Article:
The Way of the Dog
Eros the metaphysical dog is at the center of what Eva Ann MacDonnell’s fictional memoir The Way of the Dog, giving us a tale of man’s best friend told through the eyes of the creature itself. It’s a bold choice by MacDonnell, as maintaining not just point of view but also a tone that steers clear of silliness is difficult. MacDonnell’s story may, at first, appear meant for children in its similarities to films such as Babe, but it is only superficially so. As the pup Eros grows, readers experience spiritual, intellectual, and emotional development rather like a bildungsroman. The novel mixes allegory with a light satire many readers will find intriguing (for example, a barnyard filled with pigs embodying the Greek pantheon) and conveys not only nurturing but intellectual empathy. In this way, MacDonnell’s prose moves beyond her subject and its story to become an experience for the reader.
The novel revels in the bonds made across species, and, in so reveling, the author inserts a deep ethical awareness. The “way of the dog” of the title is a path of forgiveness, specifically of humans, dogs must learn and follow to best allow themselves and their human companions to advance toward paradise. While forgiveness of humanity is a means of survival, the “way of the dog” also involves the search for happiness. Eros’s mentor and mother, Skylark, explains, “You cannot be happy if you are not joyful about something. When you find this joy, happiness, grace, and virtue will follow. The way of the dog is to find this joy everyday and to never give up this search.” In this way, MacDonnell creates a fascinating canine cosmology possessed of arguably the kindest and most selfless tenets from every major religion. Her novel joins a tradition of spiritual literature in which animals are used to express, play out, and explore metaphysical concepts.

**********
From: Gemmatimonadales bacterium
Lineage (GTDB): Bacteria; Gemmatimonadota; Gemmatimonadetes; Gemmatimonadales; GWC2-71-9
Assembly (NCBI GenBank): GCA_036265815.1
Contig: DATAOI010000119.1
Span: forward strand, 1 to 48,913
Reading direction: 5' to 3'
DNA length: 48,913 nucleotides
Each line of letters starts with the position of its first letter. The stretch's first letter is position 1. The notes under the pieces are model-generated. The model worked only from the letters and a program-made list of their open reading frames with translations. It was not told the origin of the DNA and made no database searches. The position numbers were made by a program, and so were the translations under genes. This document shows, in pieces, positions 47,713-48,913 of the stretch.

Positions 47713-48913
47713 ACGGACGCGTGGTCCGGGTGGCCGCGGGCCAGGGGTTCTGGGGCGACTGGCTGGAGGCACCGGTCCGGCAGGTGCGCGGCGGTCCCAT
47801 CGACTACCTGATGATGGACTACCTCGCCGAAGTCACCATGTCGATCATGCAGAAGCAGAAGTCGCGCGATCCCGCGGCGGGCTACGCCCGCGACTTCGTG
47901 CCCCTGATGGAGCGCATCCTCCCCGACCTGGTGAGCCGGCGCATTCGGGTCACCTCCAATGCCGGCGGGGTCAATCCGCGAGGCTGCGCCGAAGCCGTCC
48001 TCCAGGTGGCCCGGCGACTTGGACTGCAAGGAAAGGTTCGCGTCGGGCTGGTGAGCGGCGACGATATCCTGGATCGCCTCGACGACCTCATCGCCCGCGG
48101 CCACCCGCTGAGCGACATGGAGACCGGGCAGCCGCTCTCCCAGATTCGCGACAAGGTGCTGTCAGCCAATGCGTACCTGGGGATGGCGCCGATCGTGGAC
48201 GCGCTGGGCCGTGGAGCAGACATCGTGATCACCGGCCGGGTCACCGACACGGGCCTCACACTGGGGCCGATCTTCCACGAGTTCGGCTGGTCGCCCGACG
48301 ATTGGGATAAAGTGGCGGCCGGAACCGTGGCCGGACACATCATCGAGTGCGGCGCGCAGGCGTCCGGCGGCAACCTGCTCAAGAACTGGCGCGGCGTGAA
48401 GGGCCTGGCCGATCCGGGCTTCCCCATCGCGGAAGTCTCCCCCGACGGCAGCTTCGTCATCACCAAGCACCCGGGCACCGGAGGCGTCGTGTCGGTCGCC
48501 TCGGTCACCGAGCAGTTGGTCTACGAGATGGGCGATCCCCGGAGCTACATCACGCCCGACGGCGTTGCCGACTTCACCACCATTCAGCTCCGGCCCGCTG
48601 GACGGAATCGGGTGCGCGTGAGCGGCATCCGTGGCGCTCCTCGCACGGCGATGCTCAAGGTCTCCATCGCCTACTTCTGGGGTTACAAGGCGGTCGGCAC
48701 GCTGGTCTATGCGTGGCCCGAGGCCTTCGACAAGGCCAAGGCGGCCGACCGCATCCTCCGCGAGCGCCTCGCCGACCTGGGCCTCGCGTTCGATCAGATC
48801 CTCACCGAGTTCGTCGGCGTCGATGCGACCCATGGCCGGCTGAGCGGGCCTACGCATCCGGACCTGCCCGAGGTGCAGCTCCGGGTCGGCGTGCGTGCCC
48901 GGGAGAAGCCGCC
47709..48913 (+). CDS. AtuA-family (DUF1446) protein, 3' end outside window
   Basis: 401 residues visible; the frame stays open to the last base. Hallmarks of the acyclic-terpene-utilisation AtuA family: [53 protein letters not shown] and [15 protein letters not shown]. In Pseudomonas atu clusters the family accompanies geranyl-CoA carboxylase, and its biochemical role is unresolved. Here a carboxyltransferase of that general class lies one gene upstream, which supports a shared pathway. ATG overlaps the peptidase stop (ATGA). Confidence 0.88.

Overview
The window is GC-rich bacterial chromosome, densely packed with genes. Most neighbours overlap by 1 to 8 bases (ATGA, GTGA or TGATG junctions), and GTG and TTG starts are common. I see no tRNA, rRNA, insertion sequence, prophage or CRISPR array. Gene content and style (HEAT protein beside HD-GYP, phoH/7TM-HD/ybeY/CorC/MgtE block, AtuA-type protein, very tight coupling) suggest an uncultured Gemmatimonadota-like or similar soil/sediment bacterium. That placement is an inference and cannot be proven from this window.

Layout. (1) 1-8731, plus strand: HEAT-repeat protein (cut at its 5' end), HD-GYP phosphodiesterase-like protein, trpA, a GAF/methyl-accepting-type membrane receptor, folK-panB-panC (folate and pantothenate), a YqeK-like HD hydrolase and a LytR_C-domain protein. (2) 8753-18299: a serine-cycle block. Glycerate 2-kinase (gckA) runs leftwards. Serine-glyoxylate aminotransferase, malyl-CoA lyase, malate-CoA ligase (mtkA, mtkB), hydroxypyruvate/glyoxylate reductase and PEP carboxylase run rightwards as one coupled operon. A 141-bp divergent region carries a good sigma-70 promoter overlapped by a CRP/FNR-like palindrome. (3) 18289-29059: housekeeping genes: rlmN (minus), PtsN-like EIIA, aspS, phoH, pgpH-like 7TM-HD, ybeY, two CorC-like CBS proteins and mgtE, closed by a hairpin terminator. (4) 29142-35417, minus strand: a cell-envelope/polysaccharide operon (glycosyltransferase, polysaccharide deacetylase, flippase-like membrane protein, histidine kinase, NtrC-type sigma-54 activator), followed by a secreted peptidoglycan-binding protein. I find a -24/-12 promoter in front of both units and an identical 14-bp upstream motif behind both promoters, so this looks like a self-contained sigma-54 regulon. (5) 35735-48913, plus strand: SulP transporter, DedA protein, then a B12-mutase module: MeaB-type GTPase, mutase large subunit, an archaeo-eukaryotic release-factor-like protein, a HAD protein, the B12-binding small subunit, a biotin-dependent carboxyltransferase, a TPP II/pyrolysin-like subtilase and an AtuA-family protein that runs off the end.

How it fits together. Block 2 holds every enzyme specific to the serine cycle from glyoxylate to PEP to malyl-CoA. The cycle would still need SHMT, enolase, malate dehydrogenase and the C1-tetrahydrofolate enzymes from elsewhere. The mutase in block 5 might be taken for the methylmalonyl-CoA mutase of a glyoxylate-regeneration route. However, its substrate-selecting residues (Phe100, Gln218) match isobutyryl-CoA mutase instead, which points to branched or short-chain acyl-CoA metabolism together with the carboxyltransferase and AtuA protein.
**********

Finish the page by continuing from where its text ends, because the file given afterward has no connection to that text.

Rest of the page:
Dog lovers will certainly find the story of Eros growing up and experiencing the world an excellent tale to tell children because it encourages them to have equal and empathetic relationships with not just dogs but all animals. Yet The Way of the Dog is more than this, as adults will find numerous scenes in which their received knowledge is challenged. The strength of MacDonnell’s prose is in how it challenges prejudices and presuppositions—quietly and patiently—through her animal characters without giving itself over to vagaries or preachiness. Such an allegory serves as spiritually uplifting as well as comforting literature.
|Author||Eva A. MacDonnell|
|Page Count||212 pages|
|Amazon||Buy this Book|